In the following, we discuss several threats to validity and limitations of our work. The first restriction of our work is the focus on Farsight only as provider of pDNS data. Thus, our global view is basically Farsight’s view on the DNS ecosystem. Nevertheless, as far as we know, Farsight offers the most comprehensive and complete view of DNS usage through pDNS data. They further advertise to provide the largest real-time actionable threat intelligence on Internet changes [7], and previous work also used Farsight SIE for global views [35].

A further limitation is that we could not directly compare our filter approach with other DNS tunnel detection approaches. However, a comparison without further adaptations makes little sense, because we use a unique vantage point, while existing work typically evaluated their approach on internal networks. In our study, we examined DNS tunneling from a global perspective (Farsight’s view) and not just locally so that a comparison is not feasible. Additionally, to our knowledge neither implementations nor data sets of existing works are available for a direct comparison.

Furthermore, the approach to identify DNS tunneling through the analysis and filtering of pDNS data has limitations. Unfortunately, it is not possible to assign the domain candidates to DNS tunnels with 100 % certainty, as we do not have any ground truth on a global scale. To the best of our knowledge, however, the indicators and behavior are most likely DNS tunnel traffic.

The filter approach allows DNS tunnels that do not transmit a lot of data, to be overlooked and wrongly filtered. Our method is therefore only capable of robustly identifying larger data transmissions inside hostnames from level four and higher. Potential attackers may exploit this fact and can, therefore, bypass our filter steps. However, data transmission with low bandwidth are more difficult because data can no longer be transmitted with bandwidth as large as possible. Otherwise, we would detect the tunnel activity.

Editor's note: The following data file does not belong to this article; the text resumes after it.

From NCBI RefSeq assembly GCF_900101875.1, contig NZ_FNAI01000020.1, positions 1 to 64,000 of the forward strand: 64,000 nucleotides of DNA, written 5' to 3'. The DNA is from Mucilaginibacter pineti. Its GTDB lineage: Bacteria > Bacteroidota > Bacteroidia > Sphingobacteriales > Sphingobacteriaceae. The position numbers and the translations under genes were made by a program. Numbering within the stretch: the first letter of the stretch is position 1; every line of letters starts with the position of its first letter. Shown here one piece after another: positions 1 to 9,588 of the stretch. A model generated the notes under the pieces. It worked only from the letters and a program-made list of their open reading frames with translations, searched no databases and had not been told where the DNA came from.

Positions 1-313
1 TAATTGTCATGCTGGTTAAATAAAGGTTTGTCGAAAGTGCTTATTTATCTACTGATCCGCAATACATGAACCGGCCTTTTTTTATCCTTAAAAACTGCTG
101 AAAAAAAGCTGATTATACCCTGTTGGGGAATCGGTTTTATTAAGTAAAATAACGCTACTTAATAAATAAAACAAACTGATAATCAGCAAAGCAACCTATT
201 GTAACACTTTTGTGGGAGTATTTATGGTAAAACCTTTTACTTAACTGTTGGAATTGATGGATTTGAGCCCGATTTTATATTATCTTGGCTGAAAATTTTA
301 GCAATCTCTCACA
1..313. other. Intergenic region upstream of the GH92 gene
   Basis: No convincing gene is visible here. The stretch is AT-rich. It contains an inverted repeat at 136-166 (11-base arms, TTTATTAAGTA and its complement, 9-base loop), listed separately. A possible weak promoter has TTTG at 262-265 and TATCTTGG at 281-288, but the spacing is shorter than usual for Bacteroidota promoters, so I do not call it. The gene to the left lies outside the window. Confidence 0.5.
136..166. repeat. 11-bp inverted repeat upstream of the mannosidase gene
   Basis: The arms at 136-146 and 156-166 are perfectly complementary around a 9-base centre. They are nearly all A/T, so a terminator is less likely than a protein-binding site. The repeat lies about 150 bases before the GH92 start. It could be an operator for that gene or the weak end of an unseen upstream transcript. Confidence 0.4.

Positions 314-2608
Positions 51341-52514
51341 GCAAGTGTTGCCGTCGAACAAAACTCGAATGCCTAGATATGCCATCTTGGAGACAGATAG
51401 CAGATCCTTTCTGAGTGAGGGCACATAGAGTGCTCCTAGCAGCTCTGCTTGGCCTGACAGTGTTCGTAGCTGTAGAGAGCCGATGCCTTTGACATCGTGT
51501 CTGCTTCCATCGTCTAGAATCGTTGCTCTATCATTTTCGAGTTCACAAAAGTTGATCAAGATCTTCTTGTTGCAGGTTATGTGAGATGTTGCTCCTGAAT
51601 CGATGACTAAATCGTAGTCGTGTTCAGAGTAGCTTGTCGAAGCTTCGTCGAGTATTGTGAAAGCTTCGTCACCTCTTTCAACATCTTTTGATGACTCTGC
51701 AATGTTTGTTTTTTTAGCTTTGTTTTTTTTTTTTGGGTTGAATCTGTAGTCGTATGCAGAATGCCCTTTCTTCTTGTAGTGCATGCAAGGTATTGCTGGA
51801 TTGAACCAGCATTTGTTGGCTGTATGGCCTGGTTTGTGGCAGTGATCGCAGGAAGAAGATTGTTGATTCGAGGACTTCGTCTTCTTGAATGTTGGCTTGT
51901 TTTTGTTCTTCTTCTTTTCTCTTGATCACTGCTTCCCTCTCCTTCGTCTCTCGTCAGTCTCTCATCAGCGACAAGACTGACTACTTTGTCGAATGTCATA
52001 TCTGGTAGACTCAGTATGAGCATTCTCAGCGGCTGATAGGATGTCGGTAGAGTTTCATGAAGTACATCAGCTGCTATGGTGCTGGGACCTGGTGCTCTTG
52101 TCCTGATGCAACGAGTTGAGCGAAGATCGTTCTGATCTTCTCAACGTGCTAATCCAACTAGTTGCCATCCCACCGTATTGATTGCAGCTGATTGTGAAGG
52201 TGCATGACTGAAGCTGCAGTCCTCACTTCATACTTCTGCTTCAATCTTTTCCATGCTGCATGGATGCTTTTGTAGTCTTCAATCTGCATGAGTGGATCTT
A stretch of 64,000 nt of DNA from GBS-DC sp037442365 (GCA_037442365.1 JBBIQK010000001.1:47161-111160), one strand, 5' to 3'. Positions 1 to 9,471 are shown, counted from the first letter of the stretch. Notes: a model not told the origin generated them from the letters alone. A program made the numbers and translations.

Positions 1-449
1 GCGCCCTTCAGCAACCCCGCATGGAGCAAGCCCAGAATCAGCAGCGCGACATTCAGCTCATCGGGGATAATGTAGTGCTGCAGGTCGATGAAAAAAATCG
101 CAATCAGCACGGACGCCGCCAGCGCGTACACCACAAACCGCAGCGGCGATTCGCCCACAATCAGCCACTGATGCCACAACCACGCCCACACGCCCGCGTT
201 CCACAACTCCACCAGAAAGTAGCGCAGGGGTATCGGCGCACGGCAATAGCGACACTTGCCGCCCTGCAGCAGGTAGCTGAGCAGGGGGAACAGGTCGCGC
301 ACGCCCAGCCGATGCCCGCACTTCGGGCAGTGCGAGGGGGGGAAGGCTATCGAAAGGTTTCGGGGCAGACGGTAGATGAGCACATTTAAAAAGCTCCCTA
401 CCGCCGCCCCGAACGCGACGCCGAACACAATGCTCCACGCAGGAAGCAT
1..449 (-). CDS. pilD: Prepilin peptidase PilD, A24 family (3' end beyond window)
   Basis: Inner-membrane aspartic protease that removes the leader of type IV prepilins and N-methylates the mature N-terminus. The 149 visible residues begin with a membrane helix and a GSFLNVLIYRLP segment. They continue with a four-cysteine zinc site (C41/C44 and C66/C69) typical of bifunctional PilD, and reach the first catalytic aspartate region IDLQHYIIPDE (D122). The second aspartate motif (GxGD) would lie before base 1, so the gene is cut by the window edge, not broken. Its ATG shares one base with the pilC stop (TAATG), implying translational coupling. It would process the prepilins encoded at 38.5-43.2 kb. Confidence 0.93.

The assignment of domain candidates to DNS tunnel implementations is limited in the sense that we cannot confirm that the candidates use the identified DNS tunnel implementation. However, we can say that we find very similar structures and thus have made the correct allocation with high probability. Of course, an attacker could also use custom implementations that bypass our heuristics.

The confirmation that domains have been maliciously exploited is based on news and blog posts and may not be complete. However, we tried to collect the information as systematically and thoroughly as possible.

Another constraint is that pDNS data analysis inspects machine-to-machine communication only, i.e., in turn, we do not know who is using a DNS tunnel and who is under attack. However, since we wanted to learn in a first step whether DNS tunnels are used for evil purposes at all in the wild, this is not within the scope of our work. In future work, one may try to encode the queries identified as DNS tunnels and thus determine the content to draw further conclusions about the individual use of the particular tunnel.

Finally, manual work must always be included to validate the filtered domain candidates. However, this is fine, since the number of candidates should be manageable for manual analysis. If it is not the case, it is possible to miss potential DNS tunnel domains.

Viii Ethical Considerations

Since we have only used pDNS data for our analyses, we have not stored or analyzed any personal data. This is only the machine-to-machine communication of DNS servers. Furthermore, we have made no effort to analyze the transmitted data to identify potential senders or receivers or to learn what information was transmitted.

Ix Related Work

Work related to ours can be divided into three categories. First, papers dealing with the detection of malicious domain names, second measurement studies in the context of DNS, and third articles in the field of DNS tunnels.